Ecossais: I'm likewise curious about what standard you're comparing to, and whether you've gotten consistent results from experiments. Good point about bringing the general problem to people's attention. But I agree with TxJeans that it's probably too esoteric an issue to bother fixing in the GasBuddy code base.

(Btw, I've never used the GasBuddy fuel log; I figured that I could write a one-line script that did what *I* wanted, and I did so.)
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TxJeans
Champion Author Tampa

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Message Posted: Jun 27, 2013 9:54:03 PM

I suggest that most folks don't know if or their odometers are accurate.
I suggest this falls in the 80/20. Not worth programming when there is a list of other more global wants for the site. The OP has a workaround of adjusting his miles before entry to the fuel log.
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CampKohler
Champion Author Sacramento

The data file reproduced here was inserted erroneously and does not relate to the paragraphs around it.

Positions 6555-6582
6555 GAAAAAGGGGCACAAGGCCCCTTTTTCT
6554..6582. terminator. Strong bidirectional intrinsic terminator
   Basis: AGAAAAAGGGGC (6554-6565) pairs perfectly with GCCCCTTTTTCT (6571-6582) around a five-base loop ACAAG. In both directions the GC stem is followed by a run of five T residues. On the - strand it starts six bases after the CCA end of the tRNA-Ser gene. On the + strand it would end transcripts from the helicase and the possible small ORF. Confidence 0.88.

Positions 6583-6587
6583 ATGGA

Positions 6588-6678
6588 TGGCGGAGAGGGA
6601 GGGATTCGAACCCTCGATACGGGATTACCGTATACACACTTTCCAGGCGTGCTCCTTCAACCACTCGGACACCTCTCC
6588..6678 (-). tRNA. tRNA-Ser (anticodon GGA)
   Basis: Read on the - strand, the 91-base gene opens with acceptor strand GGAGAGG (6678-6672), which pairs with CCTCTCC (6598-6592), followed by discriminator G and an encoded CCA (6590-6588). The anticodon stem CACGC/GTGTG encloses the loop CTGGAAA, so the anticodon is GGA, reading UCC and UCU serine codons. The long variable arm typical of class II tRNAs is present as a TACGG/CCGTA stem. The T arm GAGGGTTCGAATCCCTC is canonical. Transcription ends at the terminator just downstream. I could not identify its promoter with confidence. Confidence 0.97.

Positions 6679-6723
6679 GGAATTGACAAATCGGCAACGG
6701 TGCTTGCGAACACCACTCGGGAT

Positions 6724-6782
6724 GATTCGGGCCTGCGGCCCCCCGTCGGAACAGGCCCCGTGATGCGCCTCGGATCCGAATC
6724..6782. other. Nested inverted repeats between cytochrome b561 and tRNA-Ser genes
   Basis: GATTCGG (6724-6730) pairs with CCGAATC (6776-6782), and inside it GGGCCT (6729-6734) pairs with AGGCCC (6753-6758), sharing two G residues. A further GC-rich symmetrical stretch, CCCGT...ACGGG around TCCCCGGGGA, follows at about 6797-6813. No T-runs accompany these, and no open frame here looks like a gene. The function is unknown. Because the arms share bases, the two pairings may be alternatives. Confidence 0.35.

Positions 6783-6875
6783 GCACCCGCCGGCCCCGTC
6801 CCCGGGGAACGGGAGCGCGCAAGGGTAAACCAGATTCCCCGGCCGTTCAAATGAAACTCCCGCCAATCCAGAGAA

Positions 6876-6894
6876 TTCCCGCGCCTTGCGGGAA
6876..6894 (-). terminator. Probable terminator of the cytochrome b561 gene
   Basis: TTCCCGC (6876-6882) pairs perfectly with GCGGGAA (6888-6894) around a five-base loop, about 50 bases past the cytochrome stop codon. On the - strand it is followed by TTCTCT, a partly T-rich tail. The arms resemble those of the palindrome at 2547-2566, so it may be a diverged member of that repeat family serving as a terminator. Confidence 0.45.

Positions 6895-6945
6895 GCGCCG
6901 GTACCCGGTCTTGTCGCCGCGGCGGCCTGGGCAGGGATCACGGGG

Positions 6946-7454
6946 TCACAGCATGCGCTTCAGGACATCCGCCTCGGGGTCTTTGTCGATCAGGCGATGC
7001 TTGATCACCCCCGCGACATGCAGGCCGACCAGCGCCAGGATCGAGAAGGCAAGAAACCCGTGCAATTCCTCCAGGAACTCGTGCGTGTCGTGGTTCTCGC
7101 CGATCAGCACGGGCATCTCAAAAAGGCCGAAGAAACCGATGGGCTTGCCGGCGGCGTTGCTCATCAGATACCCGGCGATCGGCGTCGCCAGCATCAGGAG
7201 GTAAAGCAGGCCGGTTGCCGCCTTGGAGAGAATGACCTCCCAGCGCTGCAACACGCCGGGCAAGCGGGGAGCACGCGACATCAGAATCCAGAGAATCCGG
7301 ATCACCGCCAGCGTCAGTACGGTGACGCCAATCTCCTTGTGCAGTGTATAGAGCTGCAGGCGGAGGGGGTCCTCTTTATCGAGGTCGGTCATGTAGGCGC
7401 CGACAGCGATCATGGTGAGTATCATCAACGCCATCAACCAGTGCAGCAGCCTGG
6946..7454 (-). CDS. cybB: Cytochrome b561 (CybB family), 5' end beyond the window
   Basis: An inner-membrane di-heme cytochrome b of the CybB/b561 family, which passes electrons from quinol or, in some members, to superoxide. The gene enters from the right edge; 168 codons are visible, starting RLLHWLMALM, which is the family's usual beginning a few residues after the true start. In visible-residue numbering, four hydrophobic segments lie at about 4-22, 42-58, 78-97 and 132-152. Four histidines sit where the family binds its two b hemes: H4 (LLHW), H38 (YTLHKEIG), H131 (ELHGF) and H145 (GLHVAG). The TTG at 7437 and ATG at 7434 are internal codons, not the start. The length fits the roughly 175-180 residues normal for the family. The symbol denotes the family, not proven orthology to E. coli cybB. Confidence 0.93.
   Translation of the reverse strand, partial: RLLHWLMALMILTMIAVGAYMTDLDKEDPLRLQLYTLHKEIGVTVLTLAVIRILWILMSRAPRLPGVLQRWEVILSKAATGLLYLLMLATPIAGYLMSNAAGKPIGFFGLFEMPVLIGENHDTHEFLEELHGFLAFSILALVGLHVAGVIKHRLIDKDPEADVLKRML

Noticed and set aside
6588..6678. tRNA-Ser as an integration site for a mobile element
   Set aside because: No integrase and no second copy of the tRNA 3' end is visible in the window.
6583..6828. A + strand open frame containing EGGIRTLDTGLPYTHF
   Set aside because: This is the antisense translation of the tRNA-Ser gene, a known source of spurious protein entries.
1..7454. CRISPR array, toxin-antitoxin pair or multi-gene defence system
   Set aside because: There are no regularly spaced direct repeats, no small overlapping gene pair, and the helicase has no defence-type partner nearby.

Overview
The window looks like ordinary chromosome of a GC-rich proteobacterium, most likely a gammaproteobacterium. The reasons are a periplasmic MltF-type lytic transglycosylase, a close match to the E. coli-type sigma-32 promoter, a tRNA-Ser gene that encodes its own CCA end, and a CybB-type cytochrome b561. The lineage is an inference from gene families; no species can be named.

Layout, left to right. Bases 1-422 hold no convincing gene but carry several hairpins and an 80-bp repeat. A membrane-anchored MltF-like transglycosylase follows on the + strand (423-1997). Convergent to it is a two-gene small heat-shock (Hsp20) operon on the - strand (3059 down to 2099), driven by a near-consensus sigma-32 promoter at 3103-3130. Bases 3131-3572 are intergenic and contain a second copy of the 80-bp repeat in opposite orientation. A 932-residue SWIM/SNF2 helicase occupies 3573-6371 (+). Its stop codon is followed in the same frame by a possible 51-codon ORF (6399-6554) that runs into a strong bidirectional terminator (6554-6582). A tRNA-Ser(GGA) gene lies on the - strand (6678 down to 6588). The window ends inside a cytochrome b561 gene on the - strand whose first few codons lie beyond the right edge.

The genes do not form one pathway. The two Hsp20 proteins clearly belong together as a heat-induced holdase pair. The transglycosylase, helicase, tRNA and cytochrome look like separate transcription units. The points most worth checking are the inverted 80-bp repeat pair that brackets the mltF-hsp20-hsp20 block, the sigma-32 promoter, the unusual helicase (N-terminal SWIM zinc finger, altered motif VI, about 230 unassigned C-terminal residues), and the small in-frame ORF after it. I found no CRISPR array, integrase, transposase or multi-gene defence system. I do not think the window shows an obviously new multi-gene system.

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Message Posted: Jun 27, 2013 9:17:56 PM

This suggestion has been added to the Suggestion Tracking List as a new subject.

GB: He is not asking for the system to know how far off his odometer is; he is asking for the ability to enter the offset as a permanent per-vehicle setting so that system will always know how far it is off.

If you have ever taken apart the instrument panel of a modern vehicle, you would not suggest it to someone either as hobby work or for hiring someone to do it.* And then there is no guarantee a different one will perform better. I'm for a software tweak.

----
*I and my bro-in-law—a 30-year mechanic—just replaced the fuel filter in my '97 Saturn and it took us both over an hour and a half, jacking up and a wheel removal to do it; it was just barely possible with the way human arms normally bend. No wonder it was never changed in 45K miles instead of the recommended 12! It would have cost $150 to pay someone to do what used to be a ten-minute job. And I am sure the design engineers have gotten "better" in the last 26 years, so the more one can avoid working on cars, the better.
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Gas_Buddy
Champion Author Maryland

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Message Posted: Jun 27, 2013 5:14:53 PM



Not asking how you "happen to know" that Honda overrates the odometer by 5 percent, are you saying that your odometer is showing (for example) that you drove 100,000 kilometers since you bought your car when in reality you know you that you only actually only drove 95,000 kilometers since you bought your car. Nor am I asking why, if you know your odometer is "off", why not replace it with a more accurate one.